How prejudiced are you against HIV-positive people?

From one of my favourite blogs – ON THE AGENDA

There are HIV-negative gay men in this world who would knowingly have sex (and perform risky sexual acts) with someone who has no clue what his status is or never gets tested than an HIV-positive undetectable gay man, who adheres to his antiretroviral therapy and is healthy.

The reason that makes little to no sense is because it has now been indefinitely confirmed that HIV-positive undetectable individuals cannot transmit the virus to their partners, no matter what the sexual act is.

“I don’t want to have sex with someone with HIV! You can’t make me! That doesn’t mean I hate them!”

Those statements would, for some, come after reading the intro to this piece. It’s not about telling you that you lack moral fiber. It’s about an inherent stigma and prejudice you have toward people who have a chronic condition you could easily be infected with, too.

For those who share this toxic line of thinking, remember that you are contributing to the stigma. You are further compartmentalizing our community by denying love and sex to people because of their HIV-positive status. If HIV were cancer or diabetes, and not associated with poor sexual practices, there would be no stigma.

I’ve read comments on gay blog, forums, comment sections on social media apps where gays desecrate those living with the virus, “out” them, or assume they went around on a barebacking spree to become infected. It takes one time – one. There are people born with HIV, people who were sexually assaulted and acquired the disease, people who were on the receptive end of sex when the condom broke… don’t assume HIV is linked to someone’s risky, impulsive sexcapades.

Gay men have sex a lot. I have yet to meet one gay man who isn’t constantly divulging about his sexual experiences or one who hasn’t went on a constant fucking-spree. It’s just who we are. Unfortunately, there is an STD looming amongst us, and it can creep up on any of us at any time. As someone who’s lost a close male relative to AIDS and has HIV-positive friends, I don’t condone blatant ignorance and mistreatment of anyone, including those within my community – the LGBTQIA community. Be mindful of the respect you demand from those on the outside but fail to give others in your corner.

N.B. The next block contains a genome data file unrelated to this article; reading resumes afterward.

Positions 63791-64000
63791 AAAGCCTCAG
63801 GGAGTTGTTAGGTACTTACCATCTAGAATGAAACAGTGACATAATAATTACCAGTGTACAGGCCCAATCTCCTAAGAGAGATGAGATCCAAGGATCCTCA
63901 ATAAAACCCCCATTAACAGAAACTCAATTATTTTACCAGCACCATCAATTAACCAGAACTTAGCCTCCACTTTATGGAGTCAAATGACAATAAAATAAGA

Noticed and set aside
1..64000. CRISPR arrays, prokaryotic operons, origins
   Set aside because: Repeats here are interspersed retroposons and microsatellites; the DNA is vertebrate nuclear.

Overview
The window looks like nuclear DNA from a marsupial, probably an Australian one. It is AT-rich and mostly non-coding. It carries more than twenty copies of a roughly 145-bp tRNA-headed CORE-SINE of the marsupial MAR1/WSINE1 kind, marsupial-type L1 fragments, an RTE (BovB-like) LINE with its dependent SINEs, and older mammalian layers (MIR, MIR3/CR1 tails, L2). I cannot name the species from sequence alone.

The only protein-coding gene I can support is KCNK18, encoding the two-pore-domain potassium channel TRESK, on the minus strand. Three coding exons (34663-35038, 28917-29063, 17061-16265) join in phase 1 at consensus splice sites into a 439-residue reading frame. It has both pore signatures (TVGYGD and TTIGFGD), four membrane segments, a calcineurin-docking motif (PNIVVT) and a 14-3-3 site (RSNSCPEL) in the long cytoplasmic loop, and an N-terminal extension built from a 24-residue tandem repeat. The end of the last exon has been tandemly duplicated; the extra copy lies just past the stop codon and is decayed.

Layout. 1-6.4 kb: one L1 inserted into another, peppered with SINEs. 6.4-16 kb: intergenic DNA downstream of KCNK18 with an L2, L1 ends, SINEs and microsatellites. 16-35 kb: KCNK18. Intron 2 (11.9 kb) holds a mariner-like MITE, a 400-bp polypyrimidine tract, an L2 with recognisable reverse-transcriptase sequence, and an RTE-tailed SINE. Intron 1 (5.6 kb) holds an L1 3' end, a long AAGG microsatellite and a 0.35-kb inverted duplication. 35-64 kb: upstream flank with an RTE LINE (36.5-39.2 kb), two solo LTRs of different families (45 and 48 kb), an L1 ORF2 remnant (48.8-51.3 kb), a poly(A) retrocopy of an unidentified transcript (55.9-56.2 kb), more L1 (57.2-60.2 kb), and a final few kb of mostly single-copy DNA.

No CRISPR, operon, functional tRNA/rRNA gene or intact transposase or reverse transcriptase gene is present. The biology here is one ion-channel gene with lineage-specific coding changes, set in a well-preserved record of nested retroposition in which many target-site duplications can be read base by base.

Gay men have and will continue to be one another’s worst enemy. Even after Pulse, even after Stonewall, even after AIDS in the 80s… we continue to bash, humiliate, and hurt one another with our actions and words. It’s time to drop the victim role. It’s no longer about ‘them versus us.’ It’s now about ‘us versus us.’ We can be the generation to end HIV/AIDS. Through education, preventative measures, and safe sex, we can eradicate the virus and the stigma.

There will always be people living with HIV/AIDS. Don’t ignore their stories. Don’t diminish their experiences. Don’t invalidate their existences out of fear. Talk about HIV. Get tested. Know your facts. It’s a virus contained within a person. It’s not the person.


GMFA, a gay men’s health charity, found that 39 percent of British men who responded said that all or nearly of their sex in the last year was unprotected. That’s more than those who said they had unprotected sex some of the time (25 percent) and those who did not have unprotected sex at all (36 percent).


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